He speaks the truth. When the light comes on it starts to highlight all our unconscious behaviors. It's not exactly enjoyable sorting through it all, and actually requires a certain tenacity to retrain. I can understand why we avoid these things, yet with maturity we can see that it is an incredibly necessary process and a great opportunity for expansion.
Blessings

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Absolutely. One key point here though. The comfort of the light is directly relational to the amount of love within the light. Not all light is loving. For example, if I feel into my unconscious parts without loving intent, it will not heal - but if my conscious parts are aligned fully towards love and self acceptance, then the feelings can be peaceful. There may still be challenges, though, yes.
Bless sings to you too!

Good is good and bad is bad. The bad thing about bad is when gone unchecked it tends to grow. This is the case here. This might of been around for centuries but was almost unheard of in the Greatest Generation. It didn't seem to show its head until Baby Boomers started doing it and most could validate as just doing good business/politics. Then it bleeds over into the Family. Parents started blaming grandparents for their mistakes or bad actions in front of the kiddos. This is IMO causes the worse kind of unhealthy stress in a grandparents life. @wizardave and I was just having this discussion yesterday. His plan as was mine up to now was to bite tongue until kidos grow up. This worked for generation X and our older grandkids. I'm afraid now in the snowflake generation that is has become such the normal and has become so rampant that is close to being out of control and will take Divine intervention to correct.

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The kind of dysfunction I am describing has been rampant for aeons. Entire wars have been fought over such things.. How else could entire nations be turned against other nations and believe they are right for attacking them, based on justifications that describe crimes that in actuality both sides were involved in.

For example, it is often claimed that the USA is 'the land of the free' and a champion of fair play and honesty (like Britain has claimed) - yet, we see that in truth, the total opposite tends to be the reality. The presidents of the USA (who would not be generally described as 'snowflakes') like to point their fingers at despotic regimes, all while denying the fact that they themselves are typically involved in the same behaviours, just with different forms.

It's not so easy for me to compare the overt presence of the blame game across the latest generations, but in my own experience the older generations tended to just skip over the blame part and move straight to violence and name calling.. lol.. Not sure which is worse.

Regardless though, in all cases, what is needed is emotional healing and personal evolution. This is indeed the destiny of those who survive and it is indeed the path of grace and divine manifestation.

It is exactly as you say.

It is almost definitional, that what you are angry at, you are facing within yourself.

The best proof is healing. Once you have healed that trauma, the underlying structure from which the anger comes up from, it is like the whole thing goes away. You see the event happening less and less, nor do you get upset about it when you see it.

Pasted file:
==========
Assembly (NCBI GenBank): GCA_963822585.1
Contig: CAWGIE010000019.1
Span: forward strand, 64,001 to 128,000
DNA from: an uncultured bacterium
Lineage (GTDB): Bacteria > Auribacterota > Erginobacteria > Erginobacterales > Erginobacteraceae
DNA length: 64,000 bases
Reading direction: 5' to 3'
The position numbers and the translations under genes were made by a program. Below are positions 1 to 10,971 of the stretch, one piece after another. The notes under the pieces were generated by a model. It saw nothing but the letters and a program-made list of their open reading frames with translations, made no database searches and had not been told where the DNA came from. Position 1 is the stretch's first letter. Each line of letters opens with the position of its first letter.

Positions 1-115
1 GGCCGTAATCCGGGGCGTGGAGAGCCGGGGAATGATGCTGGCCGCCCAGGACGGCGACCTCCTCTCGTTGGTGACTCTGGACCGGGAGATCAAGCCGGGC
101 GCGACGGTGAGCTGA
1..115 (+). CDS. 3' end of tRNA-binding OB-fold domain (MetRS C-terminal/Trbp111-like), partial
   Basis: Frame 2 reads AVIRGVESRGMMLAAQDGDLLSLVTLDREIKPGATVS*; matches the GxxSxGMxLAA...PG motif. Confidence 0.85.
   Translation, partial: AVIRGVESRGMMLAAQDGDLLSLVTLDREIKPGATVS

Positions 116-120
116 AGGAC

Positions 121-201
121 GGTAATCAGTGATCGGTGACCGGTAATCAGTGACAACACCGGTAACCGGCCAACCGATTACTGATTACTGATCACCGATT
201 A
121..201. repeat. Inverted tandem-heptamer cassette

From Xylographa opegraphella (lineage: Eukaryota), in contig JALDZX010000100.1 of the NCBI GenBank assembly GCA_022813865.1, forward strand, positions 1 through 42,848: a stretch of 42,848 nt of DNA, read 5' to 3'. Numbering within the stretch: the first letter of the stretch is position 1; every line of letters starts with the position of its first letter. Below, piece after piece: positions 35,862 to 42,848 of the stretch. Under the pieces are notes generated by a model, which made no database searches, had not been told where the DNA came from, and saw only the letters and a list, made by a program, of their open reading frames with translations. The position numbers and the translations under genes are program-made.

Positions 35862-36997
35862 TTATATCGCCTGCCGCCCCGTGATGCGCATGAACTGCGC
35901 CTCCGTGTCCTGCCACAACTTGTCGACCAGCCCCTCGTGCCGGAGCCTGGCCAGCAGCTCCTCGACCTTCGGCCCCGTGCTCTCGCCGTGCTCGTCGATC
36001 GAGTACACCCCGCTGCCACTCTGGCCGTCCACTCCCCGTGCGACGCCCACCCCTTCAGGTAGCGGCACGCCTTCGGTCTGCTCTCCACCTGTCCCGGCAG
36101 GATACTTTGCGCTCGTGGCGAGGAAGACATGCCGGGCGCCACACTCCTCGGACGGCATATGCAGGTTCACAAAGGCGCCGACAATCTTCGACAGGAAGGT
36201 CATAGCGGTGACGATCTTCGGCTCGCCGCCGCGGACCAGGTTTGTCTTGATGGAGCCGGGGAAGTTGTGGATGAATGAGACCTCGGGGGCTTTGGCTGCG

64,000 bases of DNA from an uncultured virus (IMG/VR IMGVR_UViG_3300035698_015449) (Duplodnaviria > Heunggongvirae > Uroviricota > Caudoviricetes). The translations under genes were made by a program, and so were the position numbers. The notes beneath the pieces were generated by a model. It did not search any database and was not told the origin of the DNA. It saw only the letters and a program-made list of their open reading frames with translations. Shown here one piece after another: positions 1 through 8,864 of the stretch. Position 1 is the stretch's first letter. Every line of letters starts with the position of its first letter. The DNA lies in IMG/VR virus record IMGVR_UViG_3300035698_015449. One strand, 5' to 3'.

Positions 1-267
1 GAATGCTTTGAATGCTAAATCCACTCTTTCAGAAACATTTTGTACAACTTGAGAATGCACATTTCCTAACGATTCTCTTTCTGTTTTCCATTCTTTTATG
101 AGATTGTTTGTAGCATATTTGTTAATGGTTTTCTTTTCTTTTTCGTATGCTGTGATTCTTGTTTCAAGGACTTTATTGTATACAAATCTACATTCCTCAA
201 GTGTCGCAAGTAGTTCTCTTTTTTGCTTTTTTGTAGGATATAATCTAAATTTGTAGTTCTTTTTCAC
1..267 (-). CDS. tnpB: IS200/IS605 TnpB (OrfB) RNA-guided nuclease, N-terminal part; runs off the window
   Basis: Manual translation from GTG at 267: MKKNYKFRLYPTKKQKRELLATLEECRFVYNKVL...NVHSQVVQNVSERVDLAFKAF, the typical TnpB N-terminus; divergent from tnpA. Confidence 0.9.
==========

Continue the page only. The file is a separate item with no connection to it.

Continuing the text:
You no longer turn to anger, you turn to healing.


Anger is supposed to be a short duration emotion. If someone has done you wrong, anger is an appropriate response. Learning to deal with that anger is a skill of negotiation and boundary setting.

If the anger last a long time, it is a deep traumatic wound that you must dig down, find and heal.

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Yes, absolutely. Often anger is present to attempt to protect from what fear is frightened of, so we must address and heal the fear that is beneath it for anger to end. Often people will accept their anger but deny their fear (pretend they have no fear) and so they get stuck with both.

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Ok, thanks - I'll take a look. :)

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Great! Thank you!

The human trait of self forgiveness, while NOT being willing to forgive others always astounds me every time I see it. Freud would probably see it as the ego's method of self preservation, I suppose. The Bible also remarks on it:

"And why beholdest thou the mote that is in thy brother's eye, but considerest not the beam that is in thine own eye?"

It's a trait we are all born with, and something we all have to work at controlling.

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The ego is only the part of you who knows who you are. Forgiveness of others is a challenge for me in some cases, since while I know it's necessity, I also feel that by forgiving there is a sense of 'forgetting'. I think that is the major blockage here in that it is wise to forgive, yet unwise to forget - and yet often we are told that they must go together.

All the programs and conditioning we are born with can be healed, balanced and evolved with intention to do so and dedication. :)

True said @ura-soul we all play the blame game, willingly or unknowingly but we doo, I have written a similar post, but not as you have explained and presented it, thanks for sharing your thoughts. Its a must topic for discussion.

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You are welcome. It IS possible to stop 'playing' - but it requires significant emotional processing.

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Which is difficult too in today's environment but still one should try.

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The western culture (and others) is typically totally anti-emotions.. So yes, it is necessary to make space to process emotions safely and in private. Just shutting the bedroom door and turning on music can be enough to begin with - it allows space to scream and punch the bed if needed ;)

Darkness cannot drive out darkness, only light can do that. Hate cannot drive out hate only love can do that... Great thought @ura-soul

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reward pool "rape" accusations come to mind. For myself, if everyone else is raping the pool, I don't get angry just envious. ;)